U.S. President Donald Trump tweeted an attack on Special Counsel Robert Mueller's Russia investigation on Thursday and admitted for the first time that Russia "helped me to get elected" — while denying any involvement. Later in the day, Trump retracted the statement.
Trump tweeted: "Russia, Russia, Russia! That’s all you heard at the beginning of this Witch Hunt Hoax. ... And now Russia has disappeared because I had nothing to do with Russia helping me to get elected. It was a crime that didn’t exist. So now the Dems and their partner, the Fake News Media,....."
He continued in a second tweet: "....say he fought back against this phony crime that didn’t exist, this horrendous false accusation, and he shouldn’t fight back, he should just sit back and take it. Could this be Obstruction? No, Mueller didn’t find Obstruction either. Presidential Harassment!"
Trump, hours later, deleted the tweets and reposted them fixing typos.
Trump has long contended that his 2016 presidential victory, which he often refers to as one of the greatest of all time, was in no way aided by the Russians. Trump on multiple occasions has falsely claimed that his 306-point electoral college win was the biggest since Ronald Reagan, despite former President Obama winning with 332 points in 2012.
White House adviser Kellyanne Conway regularly uses a talking point that the allegation that Russia helped Trump win is an insult. “The idea that any of us, and me as a campaign manager, would cheat, steal, lie, cut corners, talk to Russians, was an insult from the beginning,” Conway said last month while talking to reporters.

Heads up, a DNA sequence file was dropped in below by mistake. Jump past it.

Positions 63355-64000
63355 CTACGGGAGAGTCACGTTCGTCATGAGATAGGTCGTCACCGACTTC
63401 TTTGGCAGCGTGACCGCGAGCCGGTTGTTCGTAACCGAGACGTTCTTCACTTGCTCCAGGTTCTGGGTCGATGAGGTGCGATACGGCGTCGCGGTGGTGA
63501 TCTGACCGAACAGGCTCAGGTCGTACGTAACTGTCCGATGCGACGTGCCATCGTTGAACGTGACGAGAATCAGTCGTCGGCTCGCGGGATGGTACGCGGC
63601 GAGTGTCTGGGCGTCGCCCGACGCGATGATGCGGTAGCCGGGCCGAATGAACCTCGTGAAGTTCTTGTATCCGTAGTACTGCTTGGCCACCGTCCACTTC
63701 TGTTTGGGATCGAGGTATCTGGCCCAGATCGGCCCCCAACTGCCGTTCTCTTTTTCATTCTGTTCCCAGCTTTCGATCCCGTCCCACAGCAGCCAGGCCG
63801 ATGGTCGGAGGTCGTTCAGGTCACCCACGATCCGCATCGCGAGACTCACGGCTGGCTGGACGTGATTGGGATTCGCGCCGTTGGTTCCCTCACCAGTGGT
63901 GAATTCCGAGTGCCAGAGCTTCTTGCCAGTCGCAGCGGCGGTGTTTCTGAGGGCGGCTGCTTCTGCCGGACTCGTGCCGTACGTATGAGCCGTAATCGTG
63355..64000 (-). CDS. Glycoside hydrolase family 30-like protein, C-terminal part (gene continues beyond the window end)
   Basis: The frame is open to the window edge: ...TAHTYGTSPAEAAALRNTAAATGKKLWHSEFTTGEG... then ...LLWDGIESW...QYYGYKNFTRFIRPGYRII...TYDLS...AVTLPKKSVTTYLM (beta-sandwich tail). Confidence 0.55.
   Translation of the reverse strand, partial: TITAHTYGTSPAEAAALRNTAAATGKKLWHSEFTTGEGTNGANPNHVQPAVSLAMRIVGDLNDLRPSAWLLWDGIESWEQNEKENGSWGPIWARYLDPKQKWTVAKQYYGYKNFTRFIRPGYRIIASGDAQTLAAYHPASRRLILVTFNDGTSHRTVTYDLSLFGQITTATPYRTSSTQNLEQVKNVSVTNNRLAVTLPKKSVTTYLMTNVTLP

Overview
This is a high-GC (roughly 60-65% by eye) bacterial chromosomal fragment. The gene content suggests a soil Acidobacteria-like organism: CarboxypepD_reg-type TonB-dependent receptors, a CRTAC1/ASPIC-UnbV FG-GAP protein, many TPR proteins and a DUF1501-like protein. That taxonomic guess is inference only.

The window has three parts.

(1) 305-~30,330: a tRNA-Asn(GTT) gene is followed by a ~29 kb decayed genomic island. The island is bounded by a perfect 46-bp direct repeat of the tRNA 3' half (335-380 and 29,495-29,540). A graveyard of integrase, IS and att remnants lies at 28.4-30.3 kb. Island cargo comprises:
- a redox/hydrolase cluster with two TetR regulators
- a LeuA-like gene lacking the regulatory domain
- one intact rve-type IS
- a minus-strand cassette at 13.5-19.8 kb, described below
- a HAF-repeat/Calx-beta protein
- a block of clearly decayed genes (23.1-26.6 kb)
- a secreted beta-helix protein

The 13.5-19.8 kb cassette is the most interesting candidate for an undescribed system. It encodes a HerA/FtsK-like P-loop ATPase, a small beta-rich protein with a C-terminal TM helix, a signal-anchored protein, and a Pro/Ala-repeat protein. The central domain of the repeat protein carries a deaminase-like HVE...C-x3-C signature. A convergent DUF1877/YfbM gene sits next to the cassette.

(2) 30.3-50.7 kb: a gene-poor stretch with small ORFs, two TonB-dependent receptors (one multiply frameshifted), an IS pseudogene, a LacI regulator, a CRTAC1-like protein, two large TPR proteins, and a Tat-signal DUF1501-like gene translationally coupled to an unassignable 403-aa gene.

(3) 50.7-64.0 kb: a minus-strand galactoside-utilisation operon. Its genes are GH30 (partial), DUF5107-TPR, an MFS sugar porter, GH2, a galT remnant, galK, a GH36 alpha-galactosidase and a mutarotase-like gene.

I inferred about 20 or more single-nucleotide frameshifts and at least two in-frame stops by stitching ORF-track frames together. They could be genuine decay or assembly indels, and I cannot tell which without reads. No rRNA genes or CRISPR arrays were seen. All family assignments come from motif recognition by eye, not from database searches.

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Trump told reporters Thursday as he departed the White House, "Russia didn't help me at all." He said Russia would have preferred that Hillary Clinton be elected, not him.
Trump claimed, "Nobody has been tougher" on Russia "than me."
Mueller said that charging Trump with a crime was "not an option" because of federal rules, but he used his first public remarks on the Russia investigation to emphasize that he did not exonerate the president.
"If we had had confidence that the president clearly did not commit a crime, we would have said so," Mueller declared on Wednesday.
The special counsel's remarks stood as a pointed rebuttal to Trump's repeated claims that he was cleared and that the two-year inquiry was merely a "witch hunt." They also marked a counter to criticism, including by Attorney General William Barr, that Mueller should have reached a determination on whether the president illegally tried to obstruct the probe by taking actions such as firing his FBI director, James Comey.
Mueller made clear that his team never considered indicting Trump because the Justice Department prohibits the prosecution of a sitting president.
"Charging the president with a crime was therefore not an option we could consider," Mueller said during a televised statement.
He said he believed such an action would be unconstitutional.
Mueller did not use the word "impeachment," but said it was the job of Congress, not the criminal justice system, to hold the president accountable for any wrongdoing.
The Associated Press contributed to this report